I would like current and future tanks to take heed.  When your healer says "mana", that means "hold up a second."  Some like to say "OOM", I generally don't, as that implies you're truly out of mana, and should be used only as an announcement of dire things getting ready to happen in a boss fight gone bad.  I do have Innervate, but have learned through experience that as soon as I pop Innervate just to "top off", I'll need it one minute later to survive a boss fight.  I therefore keep an ample supply of drinks handy.  I'm quite happy burning through 10 secs of a 30 second drink break in order to do a quick mana top off.

I remember one jaw dropping experience I had in Sethekk Halls.  I had a new DK tank with us that day.  He had that "charge in" personality.  We'd just finished up a difficult pull, as I'd had to liberally pour heals all over the group as he wasn't holding aggro very well.  One of the bosses was just around the corner and I felt sure I'd have to burn my cooldowns in there so I announced a quick "mana" and popped one of my drinks for my druid.  What followed was my own experience of a Leroy Jenkins moment.  The tank replied "Nope, don't need any", and charged through the door without us.  The rest of us took off after him, catching up to him just in time to drop a few heals before he fell over dead.  The fight was close, needing both my major cooldowns of a mana potion and my Innervate to make it to the end.  I tried to be as nice as I could when I let him know that "mana" was not a question as to any one else's need.

Tuesday, March 9, 2010

The Epiphany...

While not completely deserving, as the tank we were with had truly pulled too much, the comment stung. I got up the next day, and instead of playing, started working my way through the process of figuring what had to change. At level 60 my main problem was that I had a severe lack of spells. There was the instant Regrowth, the two second Rejuvenation, and the three second cast Healing Touch. I had no quickly acting quick touch-up heal. On replaying the tank death in my head, I had noticed that my HoTs weren't keeping up with the damage he was taking. My problem was that once I made that determination and hit "Healing Touch", the tank was often less than three seconds from dying. As it was, I was a few tenths of a second from finishing that Healing Touch when he dropped over.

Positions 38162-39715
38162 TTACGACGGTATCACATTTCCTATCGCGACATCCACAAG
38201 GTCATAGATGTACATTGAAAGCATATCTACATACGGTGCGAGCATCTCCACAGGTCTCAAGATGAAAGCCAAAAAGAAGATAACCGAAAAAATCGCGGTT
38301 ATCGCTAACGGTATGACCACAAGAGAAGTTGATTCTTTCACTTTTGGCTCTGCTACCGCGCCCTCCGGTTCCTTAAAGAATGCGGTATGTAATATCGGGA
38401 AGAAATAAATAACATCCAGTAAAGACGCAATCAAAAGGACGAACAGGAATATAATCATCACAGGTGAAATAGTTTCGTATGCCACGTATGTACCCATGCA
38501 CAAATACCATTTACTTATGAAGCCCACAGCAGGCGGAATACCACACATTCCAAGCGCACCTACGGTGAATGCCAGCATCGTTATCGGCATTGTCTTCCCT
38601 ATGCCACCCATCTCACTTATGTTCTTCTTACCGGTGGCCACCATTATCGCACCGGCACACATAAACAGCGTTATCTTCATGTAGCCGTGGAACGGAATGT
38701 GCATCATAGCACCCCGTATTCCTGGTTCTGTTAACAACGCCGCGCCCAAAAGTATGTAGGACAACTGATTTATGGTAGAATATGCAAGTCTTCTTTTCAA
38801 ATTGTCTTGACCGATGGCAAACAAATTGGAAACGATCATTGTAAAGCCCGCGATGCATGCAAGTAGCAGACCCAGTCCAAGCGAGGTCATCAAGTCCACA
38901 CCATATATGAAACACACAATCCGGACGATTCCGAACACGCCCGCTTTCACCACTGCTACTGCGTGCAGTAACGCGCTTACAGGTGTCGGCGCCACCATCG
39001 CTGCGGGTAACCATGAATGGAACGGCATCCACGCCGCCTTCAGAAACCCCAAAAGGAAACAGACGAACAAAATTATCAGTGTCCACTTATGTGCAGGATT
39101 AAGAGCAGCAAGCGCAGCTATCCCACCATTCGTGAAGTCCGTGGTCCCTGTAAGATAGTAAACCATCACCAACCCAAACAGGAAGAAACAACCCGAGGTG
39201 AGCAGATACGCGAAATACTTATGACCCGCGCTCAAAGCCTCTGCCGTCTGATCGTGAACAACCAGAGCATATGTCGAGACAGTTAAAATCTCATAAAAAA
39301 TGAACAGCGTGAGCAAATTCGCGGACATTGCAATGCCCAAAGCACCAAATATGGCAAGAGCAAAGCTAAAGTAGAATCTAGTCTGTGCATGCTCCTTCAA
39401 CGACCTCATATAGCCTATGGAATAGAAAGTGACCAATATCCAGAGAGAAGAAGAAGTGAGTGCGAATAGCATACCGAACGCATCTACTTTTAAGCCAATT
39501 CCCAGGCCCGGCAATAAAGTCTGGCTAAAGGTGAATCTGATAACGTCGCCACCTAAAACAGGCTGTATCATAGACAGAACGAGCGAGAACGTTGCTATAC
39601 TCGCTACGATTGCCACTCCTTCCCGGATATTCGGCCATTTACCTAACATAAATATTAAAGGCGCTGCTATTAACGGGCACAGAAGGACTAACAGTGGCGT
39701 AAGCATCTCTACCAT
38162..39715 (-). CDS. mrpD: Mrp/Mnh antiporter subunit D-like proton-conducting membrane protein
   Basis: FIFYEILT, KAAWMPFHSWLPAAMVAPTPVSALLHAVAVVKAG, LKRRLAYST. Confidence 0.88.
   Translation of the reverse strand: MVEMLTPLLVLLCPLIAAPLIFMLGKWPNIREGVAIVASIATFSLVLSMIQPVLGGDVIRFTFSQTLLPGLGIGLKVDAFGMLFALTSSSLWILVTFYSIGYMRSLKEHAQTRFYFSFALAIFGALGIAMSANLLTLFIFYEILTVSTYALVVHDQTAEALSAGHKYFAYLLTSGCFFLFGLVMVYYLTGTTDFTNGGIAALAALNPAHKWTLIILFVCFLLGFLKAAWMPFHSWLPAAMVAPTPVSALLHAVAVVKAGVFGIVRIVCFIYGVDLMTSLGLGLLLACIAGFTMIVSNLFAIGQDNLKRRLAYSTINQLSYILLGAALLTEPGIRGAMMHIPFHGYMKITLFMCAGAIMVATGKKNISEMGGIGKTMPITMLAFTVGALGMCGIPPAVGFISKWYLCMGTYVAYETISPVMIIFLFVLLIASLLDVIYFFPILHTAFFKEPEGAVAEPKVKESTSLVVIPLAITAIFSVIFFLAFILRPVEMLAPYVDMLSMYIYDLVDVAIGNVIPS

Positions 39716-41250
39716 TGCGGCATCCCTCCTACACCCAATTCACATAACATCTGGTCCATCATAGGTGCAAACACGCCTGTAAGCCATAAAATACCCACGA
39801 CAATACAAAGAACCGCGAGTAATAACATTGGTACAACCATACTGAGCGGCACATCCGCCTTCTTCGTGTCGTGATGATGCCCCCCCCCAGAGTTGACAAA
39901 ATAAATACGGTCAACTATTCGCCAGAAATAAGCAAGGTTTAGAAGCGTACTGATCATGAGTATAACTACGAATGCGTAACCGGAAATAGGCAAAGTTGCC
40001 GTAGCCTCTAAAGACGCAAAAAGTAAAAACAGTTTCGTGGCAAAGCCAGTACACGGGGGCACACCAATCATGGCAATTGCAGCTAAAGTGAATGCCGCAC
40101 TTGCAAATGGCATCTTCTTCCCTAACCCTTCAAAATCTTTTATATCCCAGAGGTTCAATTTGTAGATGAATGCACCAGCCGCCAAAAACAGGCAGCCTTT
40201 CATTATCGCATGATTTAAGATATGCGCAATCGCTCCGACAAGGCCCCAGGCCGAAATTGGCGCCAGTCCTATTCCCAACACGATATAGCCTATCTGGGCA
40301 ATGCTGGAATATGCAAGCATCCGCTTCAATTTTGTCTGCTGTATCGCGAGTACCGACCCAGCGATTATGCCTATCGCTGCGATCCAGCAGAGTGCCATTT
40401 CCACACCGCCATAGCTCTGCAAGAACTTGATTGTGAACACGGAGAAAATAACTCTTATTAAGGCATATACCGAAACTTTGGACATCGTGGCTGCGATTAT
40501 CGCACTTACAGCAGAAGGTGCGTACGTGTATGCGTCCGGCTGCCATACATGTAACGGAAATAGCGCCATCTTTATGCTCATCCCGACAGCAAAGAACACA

What I found out lead me to a revelation in healing style and rotation. I reglyphed with Glyph of Healing Touch, this decreased my cast time by 1.5 seconds. I also placed 5 points on my re-spec into Naturalist, which reduced my Healing Touch by another 0.5 seconds. I now had a decent spot heal I could cast (pre-Haste) in one second. My heal rotation was therefore dropping Rejuvenation on everyone that needed it, and doing spot heals and "touch-up" heals with Healing Touch.

My Grid needed serious reworking as well. Pre-epiphany it was little more than a frames to click upon, with aggro indicators. Post-epiphany, each party member had a larger square frame. Each frame would show aggro via a red upper right corner indicator, as well as it's border going red. This let me know who might need a HoT touched up very shortly in the fight. I had the bottom right corner changed to follow my Rejuvenations. That corner stayed purple while a rejuv was on the player, and at 4 seconds left would turn yellow, and with two seconds left would turn red. I now had a way to know when I was going to need to redrop a rejuv on someone. Regrowth became a numerical countdown in the bottom left corner, for when used.

Dungeons flew past much easier now. Wipes became must less frequent, and usually not my fault. I was still learning as a healer. More than once I've hit the wrong spell and killed a GCD waiting to fix my error. But since the day of the epiphany, have never been told "... you suck as a healer."

Saturday, March 6, 2010

In the beginning...